On most days, visitors and residents can stroll through an open-air market filled with booths selling locally made handicrafts such as soft sweaters knitted from the wool of some of the island’s sheep and crunchy biscotti flecked with black pepper in the Scandinavian tradition.

Towering above it all are the dramatic ruins of St. Catherine’s, a Gothic cathedral built in 1230 that is one of 13 churches within the town’s walls constructed in the 12th and 13th centuries and abandoned by the 17th. Though these noble structures may have lost walls, ceilings and windows, their sjar — the Swedish word for spirit — remains.

Spend part of a day exploring the island’s coast and spruce-scented interior by bike — a network of trails is well-marked, and rental bikes are easy to find. In town, the bike I rented increased the range of what I could explore, including lovely private gardens on the outskirts of town, a ruined church with no signage alone in a field, and a coffee shop within the crumbling walls of yet another romantic ruined cathedral. I also discovered several shops where the owners sold clothing — mostly modern knits and unstructured jackets of their own design.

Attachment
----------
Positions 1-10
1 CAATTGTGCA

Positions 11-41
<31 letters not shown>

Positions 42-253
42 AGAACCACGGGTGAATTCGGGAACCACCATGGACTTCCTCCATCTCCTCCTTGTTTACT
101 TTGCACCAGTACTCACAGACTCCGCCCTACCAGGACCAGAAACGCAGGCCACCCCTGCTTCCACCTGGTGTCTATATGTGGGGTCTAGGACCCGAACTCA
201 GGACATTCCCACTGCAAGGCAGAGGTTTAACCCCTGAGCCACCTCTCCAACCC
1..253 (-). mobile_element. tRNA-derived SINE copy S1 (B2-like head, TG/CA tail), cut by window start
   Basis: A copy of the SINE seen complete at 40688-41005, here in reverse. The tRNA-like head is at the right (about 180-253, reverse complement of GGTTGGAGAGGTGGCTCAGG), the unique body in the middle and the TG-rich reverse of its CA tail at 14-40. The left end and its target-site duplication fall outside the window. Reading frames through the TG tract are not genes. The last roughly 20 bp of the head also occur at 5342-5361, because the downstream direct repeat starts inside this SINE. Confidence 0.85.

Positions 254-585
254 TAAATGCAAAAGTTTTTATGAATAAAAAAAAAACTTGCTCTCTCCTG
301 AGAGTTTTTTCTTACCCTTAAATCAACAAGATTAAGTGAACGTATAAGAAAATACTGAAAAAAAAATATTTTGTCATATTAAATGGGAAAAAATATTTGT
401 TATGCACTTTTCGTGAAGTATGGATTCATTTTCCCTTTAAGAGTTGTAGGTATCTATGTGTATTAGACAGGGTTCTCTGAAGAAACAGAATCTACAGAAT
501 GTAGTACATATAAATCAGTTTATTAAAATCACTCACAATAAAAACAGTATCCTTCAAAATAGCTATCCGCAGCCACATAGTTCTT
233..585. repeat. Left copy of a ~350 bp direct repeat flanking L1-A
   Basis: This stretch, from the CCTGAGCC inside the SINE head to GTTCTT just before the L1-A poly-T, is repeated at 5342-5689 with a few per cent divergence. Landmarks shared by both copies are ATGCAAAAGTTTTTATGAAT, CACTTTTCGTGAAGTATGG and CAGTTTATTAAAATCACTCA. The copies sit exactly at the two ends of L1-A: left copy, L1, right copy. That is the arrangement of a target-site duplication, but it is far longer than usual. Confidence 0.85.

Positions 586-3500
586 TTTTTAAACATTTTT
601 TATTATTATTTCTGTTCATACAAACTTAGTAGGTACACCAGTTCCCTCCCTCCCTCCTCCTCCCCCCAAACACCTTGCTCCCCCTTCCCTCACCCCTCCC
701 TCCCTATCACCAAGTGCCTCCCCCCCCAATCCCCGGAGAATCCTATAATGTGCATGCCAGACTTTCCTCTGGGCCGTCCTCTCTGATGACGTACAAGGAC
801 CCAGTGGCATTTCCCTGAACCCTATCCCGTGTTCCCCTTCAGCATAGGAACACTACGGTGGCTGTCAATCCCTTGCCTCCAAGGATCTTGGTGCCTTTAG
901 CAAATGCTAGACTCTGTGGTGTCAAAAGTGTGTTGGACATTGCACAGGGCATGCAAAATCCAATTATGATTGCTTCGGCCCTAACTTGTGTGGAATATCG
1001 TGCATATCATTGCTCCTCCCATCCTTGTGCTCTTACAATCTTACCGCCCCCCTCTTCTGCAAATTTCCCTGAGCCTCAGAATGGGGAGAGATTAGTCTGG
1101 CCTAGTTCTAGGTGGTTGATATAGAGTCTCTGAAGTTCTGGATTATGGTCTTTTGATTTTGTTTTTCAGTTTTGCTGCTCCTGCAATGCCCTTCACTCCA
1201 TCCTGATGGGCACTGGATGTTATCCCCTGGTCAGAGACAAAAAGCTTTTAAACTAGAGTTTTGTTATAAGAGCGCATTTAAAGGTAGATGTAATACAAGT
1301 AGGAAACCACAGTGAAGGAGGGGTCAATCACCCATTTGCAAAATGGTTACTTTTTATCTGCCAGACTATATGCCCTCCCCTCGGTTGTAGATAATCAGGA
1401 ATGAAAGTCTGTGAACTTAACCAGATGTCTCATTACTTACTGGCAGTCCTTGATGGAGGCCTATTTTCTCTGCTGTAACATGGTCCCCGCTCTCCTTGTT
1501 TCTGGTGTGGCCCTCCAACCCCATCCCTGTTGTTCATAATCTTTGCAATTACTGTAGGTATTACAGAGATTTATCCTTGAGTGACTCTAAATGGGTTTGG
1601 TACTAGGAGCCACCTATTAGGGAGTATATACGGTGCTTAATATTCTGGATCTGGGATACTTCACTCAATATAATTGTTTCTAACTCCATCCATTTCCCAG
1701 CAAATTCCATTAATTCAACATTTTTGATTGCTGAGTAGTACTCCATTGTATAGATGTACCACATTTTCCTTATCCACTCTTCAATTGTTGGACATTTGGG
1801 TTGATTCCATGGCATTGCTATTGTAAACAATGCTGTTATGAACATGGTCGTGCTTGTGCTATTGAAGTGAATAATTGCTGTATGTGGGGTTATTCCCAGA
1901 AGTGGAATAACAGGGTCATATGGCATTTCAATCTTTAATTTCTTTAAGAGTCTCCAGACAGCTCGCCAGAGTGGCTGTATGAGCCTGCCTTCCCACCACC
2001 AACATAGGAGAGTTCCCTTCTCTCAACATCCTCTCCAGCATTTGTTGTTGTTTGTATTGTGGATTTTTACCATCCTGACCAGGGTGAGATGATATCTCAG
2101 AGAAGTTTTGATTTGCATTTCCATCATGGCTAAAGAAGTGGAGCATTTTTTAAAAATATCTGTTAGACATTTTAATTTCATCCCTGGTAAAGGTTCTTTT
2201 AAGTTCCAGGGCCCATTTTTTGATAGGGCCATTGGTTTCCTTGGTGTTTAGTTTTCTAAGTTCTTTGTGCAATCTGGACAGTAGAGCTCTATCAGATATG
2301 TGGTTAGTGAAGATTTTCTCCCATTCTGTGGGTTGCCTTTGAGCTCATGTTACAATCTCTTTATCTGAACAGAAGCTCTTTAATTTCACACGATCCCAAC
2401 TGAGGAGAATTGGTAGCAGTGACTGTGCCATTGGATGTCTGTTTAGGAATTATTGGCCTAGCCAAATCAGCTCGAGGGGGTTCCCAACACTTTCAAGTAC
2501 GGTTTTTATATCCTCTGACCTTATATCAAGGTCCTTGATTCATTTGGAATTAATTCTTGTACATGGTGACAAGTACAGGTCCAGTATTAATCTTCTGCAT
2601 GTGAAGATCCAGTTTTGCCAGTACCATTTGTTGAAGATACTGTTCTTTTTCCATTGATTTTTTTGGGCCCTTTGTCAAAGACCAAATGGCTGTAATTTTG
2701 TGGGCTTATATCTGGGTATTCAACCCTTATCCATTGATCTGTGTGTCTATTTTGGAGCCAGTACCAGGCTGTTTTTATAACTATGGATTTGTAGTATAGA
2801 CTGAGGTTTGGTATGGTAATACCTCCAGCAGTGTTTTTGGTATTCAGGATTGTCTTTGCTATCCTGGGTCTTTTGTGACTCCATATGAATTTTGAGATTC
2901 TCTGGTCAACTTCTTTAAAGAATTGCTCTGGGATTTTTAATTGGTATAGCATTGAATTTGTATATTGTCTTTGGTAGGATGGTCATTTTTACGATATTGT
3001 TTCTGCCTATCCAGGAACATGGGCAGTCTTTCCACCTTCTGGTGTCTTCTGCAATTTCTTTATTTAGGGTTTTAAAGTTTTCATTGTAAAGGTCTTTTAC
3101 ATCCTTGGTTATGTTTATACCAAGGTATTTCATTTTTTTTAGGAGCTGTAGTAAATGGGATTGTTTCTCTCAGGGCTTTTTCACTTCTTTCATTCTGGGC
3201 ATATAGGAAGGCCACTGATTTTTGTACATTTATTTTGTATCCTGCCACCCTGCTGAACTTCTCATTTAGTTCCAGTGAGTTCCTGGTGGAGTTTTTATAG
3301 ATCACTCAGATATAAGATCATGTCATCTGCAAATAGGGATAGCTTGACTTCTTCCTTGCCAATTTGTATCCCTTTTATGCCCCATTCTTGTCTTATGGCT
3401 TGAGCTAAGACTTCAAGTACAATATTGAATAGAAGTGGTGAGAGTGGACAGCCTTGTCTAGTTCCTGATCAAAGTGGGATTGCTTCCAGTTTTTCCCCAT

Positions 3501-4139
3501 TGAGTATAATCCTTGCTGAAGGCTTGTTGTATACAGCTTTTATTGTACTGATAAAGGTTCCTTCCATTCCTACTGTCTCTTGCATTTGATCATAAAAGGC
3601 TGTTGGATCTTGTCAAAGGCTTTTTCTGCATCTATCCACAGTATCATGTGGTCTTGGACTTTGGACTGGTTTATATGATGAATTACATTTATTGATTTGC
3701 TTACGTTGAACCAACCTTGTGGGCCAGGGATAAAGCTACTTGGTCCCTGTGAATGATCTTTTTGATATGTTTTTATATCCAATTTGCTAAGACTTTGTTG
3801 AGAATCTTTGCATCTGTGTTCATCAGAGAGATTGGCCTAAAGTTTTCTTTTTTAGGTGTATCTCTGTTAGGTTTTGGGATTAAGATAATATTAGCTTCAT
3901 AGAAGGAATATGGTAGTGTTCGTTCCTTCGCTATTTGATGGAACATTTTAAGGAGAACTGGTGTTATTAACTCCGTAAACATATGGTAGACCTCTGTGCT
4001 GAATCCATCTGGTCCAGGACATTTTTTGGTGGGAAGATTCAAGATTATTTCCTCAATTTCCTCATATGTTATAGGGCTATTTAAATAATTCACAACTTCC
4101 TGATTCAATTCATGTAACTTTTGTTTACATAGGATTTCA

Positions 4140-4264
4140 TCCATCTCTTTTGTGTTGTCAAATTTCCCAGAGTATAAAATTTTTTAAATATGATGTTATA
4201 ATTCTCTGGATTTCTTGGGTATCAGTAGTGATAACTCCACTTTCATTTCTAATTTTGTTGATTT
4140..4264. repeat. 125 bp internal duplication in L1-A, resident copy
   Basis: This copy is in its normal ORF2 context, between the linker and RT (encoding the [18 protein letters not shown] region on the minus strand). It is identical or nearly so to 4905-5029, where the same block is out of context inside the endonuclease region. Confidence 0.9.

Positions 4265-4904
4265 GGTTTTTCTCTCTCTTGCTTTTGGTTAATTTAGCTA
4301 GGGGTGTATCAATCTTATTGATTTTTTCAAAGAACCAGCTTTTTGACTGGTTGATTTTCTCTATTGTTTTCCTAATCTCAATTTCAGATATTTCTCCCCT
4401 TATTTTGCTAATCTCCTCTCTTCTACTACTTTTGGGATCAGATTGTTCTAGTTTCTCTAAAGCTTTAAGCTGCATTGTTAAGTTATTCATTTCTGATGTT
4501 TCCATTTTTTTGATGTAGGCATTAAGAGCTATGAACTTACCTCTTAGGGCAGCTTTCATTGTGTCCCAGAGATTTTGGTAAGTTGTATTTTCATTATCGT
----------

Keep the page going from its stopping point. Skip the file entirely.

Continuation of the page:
After docking in Copenhagen, we boarded a bus to take us to the airport for the long flight back home. Along the way, we passed green fields bordered by a filigree of elms and oaks. It looked a little bit like Ohio. This time, we didn’t mind.

n n n

Regent Seven Seas Cruises: or phone 877/505-5370

Copyright © 2022 The Washington Times, LLC. Click here for reprint permission.

Please read our comment policy before commenting.

Click to Read More and View Comments

Click to Hide